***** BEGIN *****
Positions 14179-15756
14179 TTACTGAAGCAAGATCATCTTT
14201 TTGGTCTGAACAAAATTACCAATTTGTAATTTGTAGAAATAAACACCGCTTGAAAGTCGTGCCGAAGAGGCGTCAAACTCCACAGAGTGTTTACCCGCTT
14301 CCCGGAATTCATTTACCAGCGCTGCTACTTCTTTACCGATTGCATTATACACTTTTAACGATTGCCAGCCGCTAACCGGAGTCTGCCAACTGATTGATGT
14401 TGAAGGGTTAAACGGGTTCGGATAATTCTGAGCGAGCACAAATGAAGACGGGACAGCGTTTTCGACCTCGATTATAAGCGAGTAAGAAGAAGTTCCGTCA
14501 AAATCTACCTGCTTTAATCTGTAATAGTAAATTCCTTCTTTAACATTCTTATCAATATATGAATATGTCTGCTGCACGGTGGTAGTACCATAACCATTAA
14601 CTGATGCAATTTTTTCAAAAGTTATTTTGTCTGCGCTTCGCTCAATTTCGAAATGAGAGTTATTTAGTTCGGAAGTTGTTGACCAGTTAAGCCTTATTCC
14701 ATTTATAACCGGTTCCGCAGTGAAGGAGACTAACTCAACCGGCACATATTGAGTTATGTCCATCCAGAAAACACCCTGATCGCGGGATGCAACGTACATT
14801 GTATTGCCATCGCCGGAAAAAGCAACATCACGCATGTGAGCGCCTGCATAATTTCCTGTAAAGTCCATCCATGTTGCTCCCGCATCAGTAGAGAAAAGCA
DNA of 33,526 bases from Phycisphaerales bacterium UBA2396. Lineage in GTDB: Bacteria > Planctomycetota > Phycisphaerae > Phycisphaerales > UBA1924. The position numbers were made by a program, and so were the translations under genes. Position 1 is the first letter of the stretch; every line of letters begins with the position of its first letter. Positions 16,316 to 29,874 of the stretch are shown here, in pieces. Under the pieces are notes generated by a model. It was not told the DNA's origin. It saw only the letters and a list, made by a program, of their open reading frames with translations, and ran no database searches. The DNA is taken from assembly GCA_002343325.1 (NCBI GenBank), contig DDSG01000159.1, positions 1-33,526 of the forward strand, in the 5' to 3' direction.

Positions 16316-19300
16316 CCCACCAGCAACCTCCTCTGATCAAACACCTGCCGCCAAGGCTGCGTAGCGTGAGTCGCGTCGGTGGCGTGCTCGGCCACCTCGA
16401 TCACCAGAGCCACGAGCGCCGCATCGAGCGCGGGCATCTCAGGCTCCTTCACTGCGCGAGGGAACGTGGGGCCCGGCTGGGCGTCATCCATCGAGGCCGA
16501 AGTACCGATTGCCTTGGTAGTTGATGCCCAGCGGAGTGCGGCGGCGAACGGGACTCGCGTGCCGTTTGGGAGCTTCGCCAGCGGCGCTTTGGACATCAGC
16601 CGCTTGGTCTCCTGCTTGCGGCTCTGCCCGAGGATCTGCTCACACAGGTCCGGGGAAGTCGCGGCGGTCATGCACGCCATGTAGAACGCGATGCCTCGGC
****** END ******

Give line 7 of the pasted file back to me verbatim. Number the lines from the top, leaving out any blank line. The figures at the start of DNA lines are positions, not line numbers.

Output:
14601 CTGATGCAATTTTTTCAAAAGTTATTTTGTCTGCGCTTCGCTCAATTTCGAAATGAGAGTTATTTAGTTCGGAAGTTGTTGACCAGTTAAGCCTTATTCC